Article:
AT&T is speaking out against the FCC’s proposed business data services (BDS) proposal again, charging that the regulator is favoring a few competitive providers while penalizing the broader ILEC and fiber business services industry segment.
“The FCC’s proposal, as outlined in the Business Data Services (BDS) Fact Sheet released some weeks ago, picks regulatory winners and losers without regard to the significant factual and economic evidence presented in the docket,” said Joan Marsh, SVP of federal regulatory for AT&T, in a blog post.
The service provider’s swipe against the FCC comes as the regulator gets ready to vote on new regulations during its monthly meeting next Thursday.
FCC’s proposal sees wide protest
FCC Chairman Tom Wheeler released a modified BDS proposal in October. In the FCC Fact Sheet, the FCC clarified ILEC, TDM and BDS rate reductions and that Ethernet products and services will not be regulated.
Under Wheeler’s proposal, the FCC proposed implementing a one-time 11 percent pricing decrease that would be phased in over 3 years, beginning in July 2017. Specifically, this includes 3 percent in the first year, 4 percent in year two and 4 percent in the third year.
Wheeler’s plan is lower than the 15 percent cut proposed by what has become known as the controversial Verizon/INCOMPAS proposal.
Marsh said that the proposal set by Verizon/INCOMPAS will benefit Sprint and Windstream – two providers AT&T claims want broader BDS regulations in lieu of building out fiber to serve their customers themselves.
“Although the facts belied their claims of pervasive market power, they will be the beneficiaries of a substantial, unwarranted wealth transfer from the ILECs,” Marsh said. “And while some of them have complained they didn’t get everything they put on their list of demands, they are clearly getting regulatory relief in specific markets and on specific services that the record amply demonstrates are competitive under any standard.”
It appears that the proposed BDS rate cuts won’t just affect the largest telcos like AT&T, which has a separate wireless business, but also midsize telcos like Frontier and Cincinnati Bell.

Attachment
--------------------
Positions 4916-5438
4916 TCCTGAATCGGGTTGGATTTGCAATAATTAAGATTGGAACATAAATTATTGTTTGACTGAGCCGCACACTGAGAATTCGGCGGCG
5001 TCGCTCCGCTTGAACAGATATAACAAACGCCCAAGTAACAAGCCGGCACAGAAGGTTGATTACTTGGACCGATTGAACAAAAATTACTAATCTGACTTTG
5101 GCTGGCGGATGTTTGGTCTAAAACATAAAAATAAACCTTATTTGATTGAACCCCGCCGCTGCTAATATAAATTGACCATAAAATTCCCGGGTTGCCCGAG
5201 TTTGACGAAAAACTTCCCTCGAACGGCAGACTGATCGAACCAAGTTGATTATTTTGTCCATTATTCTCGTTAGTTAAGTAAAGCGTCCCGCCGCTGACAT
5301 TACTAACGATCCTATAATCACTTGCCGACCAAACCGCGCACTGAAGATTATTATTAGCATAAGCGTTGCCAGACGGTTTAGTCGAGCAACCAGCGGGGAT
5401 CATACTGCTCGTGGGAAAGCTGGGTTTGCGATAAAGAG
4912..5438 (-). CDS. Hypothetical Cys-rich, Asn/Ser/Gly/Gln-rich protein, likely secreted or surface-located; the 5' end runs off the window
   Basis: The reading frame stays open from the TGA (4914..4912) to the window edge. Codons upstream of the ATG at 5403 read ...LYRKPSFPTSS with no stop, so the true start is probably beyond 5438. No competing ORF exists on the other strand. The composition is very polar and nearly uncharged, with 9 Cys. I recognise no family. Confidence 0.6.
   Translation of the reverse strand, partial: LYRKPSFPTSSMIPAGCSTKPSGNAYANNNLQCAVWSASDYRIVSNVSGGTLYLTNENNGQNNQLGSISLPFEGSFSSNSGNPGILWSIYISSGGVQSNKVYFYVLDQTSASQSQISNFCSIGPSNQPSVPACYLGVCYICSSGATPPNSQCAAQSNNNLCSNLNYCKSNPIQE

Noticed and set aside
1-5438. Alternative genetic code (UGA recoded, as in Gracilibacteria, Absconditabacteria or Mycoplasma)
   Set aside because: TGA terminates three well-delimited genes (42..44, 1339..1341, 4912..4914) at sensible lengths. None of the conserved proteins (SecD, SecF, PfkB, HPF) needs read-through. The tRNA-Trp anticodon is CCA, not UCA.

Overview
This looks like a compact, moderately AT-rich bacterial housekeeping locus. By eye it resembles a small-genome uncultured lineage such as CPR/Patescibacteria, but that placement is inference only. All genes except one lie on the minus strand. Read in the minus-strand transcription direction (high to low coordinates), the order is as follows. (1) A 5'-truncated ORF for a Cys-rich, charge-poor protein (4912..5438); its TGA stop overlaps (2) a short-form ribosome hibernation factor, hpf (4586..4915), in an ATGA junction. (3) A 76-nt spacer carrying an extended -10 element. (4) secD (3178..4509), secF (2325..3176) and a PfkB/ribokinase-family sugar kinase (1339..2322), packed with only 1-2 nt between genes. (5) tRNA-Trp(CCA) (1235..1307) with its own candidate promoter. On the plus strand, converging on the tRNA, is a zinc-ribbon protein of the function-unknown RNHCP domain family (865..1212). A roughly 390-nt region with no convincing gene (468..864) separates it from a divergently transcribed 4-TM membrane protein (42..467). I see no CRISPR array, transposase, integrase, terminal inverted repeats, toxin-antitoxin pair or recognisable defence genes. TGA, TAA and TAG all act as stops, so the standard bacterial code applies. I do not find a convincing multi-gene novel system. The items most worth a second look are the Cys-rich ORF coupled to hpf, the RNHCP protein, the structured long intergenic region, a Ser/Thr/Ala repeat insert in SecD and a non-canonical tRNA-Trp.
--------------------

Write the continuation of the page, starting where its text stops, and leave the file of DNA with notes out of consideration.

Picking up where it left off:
After the FCC BDS fact sheet appeared, Frontier said it expects that if the FCC implements its special access proposal that placed price caps on TDM-based services next July it could have an initial $10 million impact on the telco’s 2017 revenue.
Following the initial year, Frontier expects the revenue impact to be even bigger, reaching $20 million in 2018 and 2019, followed by subsequent annual declines following that three-year period.
CenturyLink proposed a four-part counter proposal that among other things would deem services over 50 Mbps services as competitive while conducting market tests on lower speed services.
Meanwhile, Cincinnati Bell said in an FCC filing (PDF) that if the FCC were to implement the rules the way they wrote them today, it could cause the company to possibly halt further investments in FTTH-based Fioptics service.
As a provider that serves a small operating area, Cincinnati Bell does not have a wireless business or CLEC business to offset the FCC’s proposed rate reductions.
Striking investment, job cut fears
A key concern raised by ILECs and even competitive providers is how BDS regulations will affect future network investment.
Marsh said, "Lowering Ethernet rates even indirectly will make it less economically attractive to make fiber investments due to the lower returns.”
Stewart Ewing, EVP and CFO of CenturyLink, told investors during the Wells Fargo Securities Technology, Media and Telecom event that new regulations will hamper investments.
“Our concern with BDS is it’s not going to spur investment,” Ewing said. “If the wireless companies and others can buy services at prices lower than what our cost is, that plant over time will go away because we won’t invest and consumers will suffer.”
Joining AT&T and CenturyLink in protesting the rate cuts are three competitive providers: Lightower, Lumos and UPN. In an earlier filing, the trio said the FCC should not apply the proposed benchmark regulation to CFPs because these service providers lack the market power of large ILECs to engage in abusive pricing tactics and have increased Ethernet BDS competition in areas where they offer services.
Besides lowering network investments, the other overriding concern is cutting jobs. Already, CenturyLink and Frontier have announced rounds of layoffs at their companies.
In September, CenturyLink announced it would lay off nearly 8 percent of its workforce, or 3,500 people, by the end of the year as a way to stem legacy TDM service losses.
Following a challenging integration process of the wireline properties it purchased from Verizon, Frontier also followed suit, announcing just last week that it would lay off 1,000 employees.